Making “Proper” Pizza… (The Classic Neapolitan)

When it comes to “proper pizza”, this can mean many different things, but typically it refers to a classic Neapolitan slice from the home of pizza, Naples in Italy (a.k.a Napoli), which follows the most traditional methods of pizza-making, and it’s just groovy.

You might class New York pizza or even Chicago pizza as being proper pizza, and that’s fine too, but here we’re talking Neapolitan pizza and how there’s a certain standard that defines what it means for pizza to be “proper”, according to Naples.

In other words, we’re referring to the rules and regulations set by the Italian organisation that is the AVPN (Associazione Verace Pizza Napoletana – translated to ‘True Neapolitan Pizza Association’). So let’s cover the AVPN and their guidelines for making proper, authentic Neapolitan pizza.

The Associazione Verace Pizza Napoletana (AVPN)

The AVPN is a non-profit organisation founded in Naples, Italy, in 1984. Its mission is to preserve and promote the culinary heritage of traditional Neapolitan pizza. To achieve this, the AVPN has specific regulations that pizzerias must follow to be certified as purveyors of “Verace Pizza Napoletana” or “True Neapolitan Pizza.” This certification distinguishes pizzerias that adhere to the AVPN’s guidelines and guarantees an authentic Neapolitan pizza experience.

AVPN Rules for Making Neapolitan Pizza

The Dough

The foundation of any groovy tasting pizza obviously lies in its dough. According to the AVPN, Neapolitan pizza dough should be made with specific ingredients and undergo specific processes. The rules include:

Flour: The dough should be made with highly refined, soft wheat flour (Tipo 00) or a mix of Tipo 00 and a higher protein flour (such as Manitoba) is also allowed.

Water: Only fresh, potable, natural water should be used, free from impurities and at a specific temperature range. Basically, your pizza water needs to be drinkable. The dough’s hydration should be between 55% and 59%.

Yeast: Only fresh compressed yeast should be used, avoiding any chemical leavening agents.

Salt: Fine sea salt should be used, which adds flavour and helps control yeast in the fermentation process.


The AVPN’s guidelines for Neapolitan pizza toppings are focused on simplicity and quality. They include:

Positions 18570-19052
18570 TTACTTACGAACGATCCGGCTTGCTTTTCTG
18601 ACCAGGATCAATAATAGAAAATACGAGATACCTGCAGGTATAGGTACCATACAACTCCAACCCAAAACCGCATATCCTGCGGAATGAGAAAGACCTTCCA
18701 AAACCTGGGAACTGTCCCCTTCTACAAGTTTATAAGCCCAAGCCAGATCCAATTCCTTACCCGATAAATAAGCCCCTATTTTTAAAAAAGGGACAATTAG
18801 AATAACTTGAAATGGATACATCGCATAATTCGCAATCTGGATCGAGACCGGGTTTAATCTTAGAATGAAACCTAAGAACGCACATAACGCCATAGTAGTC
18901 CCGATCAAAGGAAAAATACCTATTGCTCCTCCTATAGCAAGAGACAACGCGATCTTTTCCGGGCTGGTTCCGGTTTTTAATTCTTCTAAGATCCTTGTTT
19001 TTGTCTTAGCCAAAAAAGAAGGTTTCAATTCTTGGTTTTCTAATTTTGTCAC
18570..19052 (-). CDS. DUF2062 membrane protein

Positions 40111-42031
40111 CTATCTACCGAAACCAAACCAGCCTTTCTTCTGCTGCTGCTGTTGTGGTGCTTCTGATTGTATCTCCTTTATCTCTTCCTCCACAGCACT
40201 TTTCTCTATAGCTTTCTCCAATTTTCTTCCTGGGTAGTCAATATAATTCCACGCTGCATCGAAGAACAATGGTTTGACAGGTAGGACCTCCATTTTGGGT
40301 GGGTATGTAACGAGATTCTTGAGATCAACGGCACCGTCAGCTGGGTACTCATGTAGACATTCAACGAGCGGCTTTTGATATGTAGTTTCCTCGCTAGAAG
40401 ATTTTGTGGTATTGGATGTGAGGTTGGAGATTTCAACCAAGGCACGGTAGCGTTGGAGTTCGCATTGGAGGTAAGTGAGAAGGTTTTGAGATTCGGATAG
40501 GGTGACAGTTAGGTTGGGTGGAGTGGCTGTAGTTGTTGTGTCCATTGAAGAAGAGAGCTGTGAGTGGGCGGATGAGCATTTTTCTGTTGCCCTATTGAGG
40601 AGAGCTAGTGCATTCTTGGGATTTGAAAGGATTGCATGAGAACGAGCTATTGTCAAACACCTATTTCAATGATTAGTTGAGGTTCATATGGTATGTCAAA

Tomato Sauce: Only San Marzano tomatoes or other approved varieties should be used for the sauce. The tomatoes should be crushed by hand or with a manual mill, without additives or preservatives.

Mozzarella Cheese: Neapolitan pizza traditionally uses fresh mozzarella cheese made from cow’s milk (otherwise known as fior di latte). The cheese should be sliced into pieces and evenly distributed over the pizza.

Additional Toppings: Proper traditional Neapolitan pizza is usually sparsely topped, and the use of additional ingredients should be minimal. Classic toppings include fresh basil leaves, extra virgin olive oil, garlic, oregano, and anchovies.


Neapolitan pizza-making involves specific techniques to achieve the desired result:

Dough Mixing: The dough should be mixed by hand or with low-speed machinery to ensure proper hydration and gluten development. Water is usually poured into a bowl or container first, with the yeast then added and dissolved, before the flour and salt are mixed in, ahead of kneading.

Long Fermentation: The dough should undergo a slow fermentation process, typically lasting 24 to 48 hours, allowing flavours to develop and the dough to rise gradually. Shorter fermentation times are allowed by the AVPN, but 24 hours is seen as somewhat standard.

Shaping the Dough: The dough should be handled gently when shaping, to preserve the air within the dough. It’s shaped into round discs by stretching and hand-tossing, ensuring an even thickness and a slightly raised edge, which will form the crust (also called the ‘cornicione’).

Assembly: The pizza is assembled by spreading a thin layer of tomato sauce over the dough, leaving a border for the cornicione. Fresh mozzarella cheese and any additional toppings are then added, without overloading the pizza.

Cooking: The pizza is carefully slid into the preheated wood-fired oven using a long-handled peel. It’s positioned near the intense heat source to achieve rapid cooking. The pizza is regularly rotated to ensure even cooking and to prevent too much charring.

Presentation: Once cooked, Neapolitan pizza should have a soft and chewy crust with a leopard-like spotting, a light and airy interior, and a flavourful combination of toppings. It is traditionally served uncut, allowing the diner to savour it by tearing slices apart by hand.

The Oven

The AVPN emphasises the use of a wood-fired oven for authentic Neapolitan pizza. The oven should be heated to an extremely high temperature (at least 400°C / 750°F), allowing the pizza to cook quickly and achieve the characteristic blistered and charred crust. The baking process should take no more than 60-90 seconds.

In Summary

Making “proper” (Neapolitan) pizza means sticking to the strict guidelines laid out by the Associazione Verace Pizza Napoletana (AVPN). From the dough to the toppings, and the hand techniques used to the oven, every aspect of the pizza-making process plays a vital role in crafting an authentic Neapolitan masterpiece.

Following the AVPN rules will have you making and eating pizza that’s as close as possible to the uniqueness and grooviness that is a proper traditional Neapolitan, without even needing a trip to Naples…

Stay Groovy. Eat Pizza.